Precipitation Extremes: Linking Consistent Intensity-Duration-Frequency Relation to Large Scale Atmospheric Flow (IDF-AF)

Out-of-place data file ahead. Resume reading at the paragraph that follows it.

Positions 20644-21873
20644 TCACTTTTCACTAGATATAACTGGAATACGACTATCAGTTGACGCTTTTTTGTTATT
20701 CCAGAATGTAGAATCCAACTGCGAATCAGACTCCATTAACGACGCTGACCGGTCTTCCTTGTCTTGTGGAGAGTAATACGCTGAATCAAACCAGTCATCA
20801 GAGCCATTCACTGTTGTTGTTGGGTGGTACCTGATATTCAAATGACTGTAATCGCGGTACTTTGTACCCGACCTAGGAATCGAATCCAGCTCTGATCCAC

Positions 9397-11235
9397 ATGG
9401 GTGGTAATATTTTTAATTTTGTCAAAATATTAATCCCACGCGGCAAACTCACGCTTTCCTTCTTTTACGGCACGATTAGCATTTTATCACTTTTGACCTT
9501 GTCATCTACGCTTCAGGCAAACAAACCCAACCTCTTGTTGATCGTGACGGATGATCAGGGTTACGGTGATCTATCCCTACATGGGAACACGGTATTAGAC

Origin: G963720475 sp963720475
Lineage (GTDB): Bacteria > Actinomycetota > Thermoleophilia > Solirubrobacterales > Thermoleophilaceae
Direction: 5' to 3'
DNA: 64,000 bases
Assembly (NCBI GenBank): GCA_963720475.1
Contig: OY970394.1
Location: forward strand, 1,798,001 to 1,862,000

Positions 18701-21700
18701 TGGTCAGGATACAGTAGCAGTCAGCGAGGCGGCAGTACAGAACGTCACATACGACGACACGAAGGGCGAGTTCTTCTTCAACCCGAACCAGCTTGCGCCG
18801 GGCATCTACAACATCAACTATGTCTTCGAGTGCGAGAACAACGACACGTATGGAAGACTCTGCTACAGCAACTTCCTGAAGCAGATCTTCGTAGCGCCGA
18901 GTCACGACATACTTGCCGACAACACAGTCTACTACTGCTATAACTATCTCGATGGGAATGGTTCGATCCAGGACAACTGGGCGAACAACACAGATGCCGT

Precipitation events can have very different characteristics, from long-lasting light drizzle to short but intense precipitation. For every precipitation event duration, extremes can be defined using extreme value statistics, resulting in intensity-duration-frequency (IDF) relationships. A popular approach to IDF curves is the estimation of extreme value models for individual durations separately and subsequently and, in a second separate step, modelling the duration dependence for fixed quantiles (or return-levels) individually. This leads necessarily to inconsistencies such as a crossing of IDF curves associated to different quantiles (return levels): i.e. a 0.9-quantile being larger than a 0.95-quantile. We use a single consistent statistical model based on a duration-dependent Generalized Extreme Value Distribution (d-GEV) to estimate the IDF relationships for all durations simultaneously (Koutsoyiannis, 1998) and compare different approaches to model the duration dependency of the GEV. We aim for a meaningful estimation of the IDF relationships across all relevant event durations and for ungauged sites through spatial covariates in a spatial model. To further investigate the parameter range, a Bayesian Hierarchical Model (BHM) will be set up, including a Gaussian Process for spatial modelling. Conditional on large-scale atmospheric flow indices, IDF relationships in a changing climate shall be obtained locally (i.e. at the gauge level) and results will be presented on an interactive web-interface for end-user's convenience.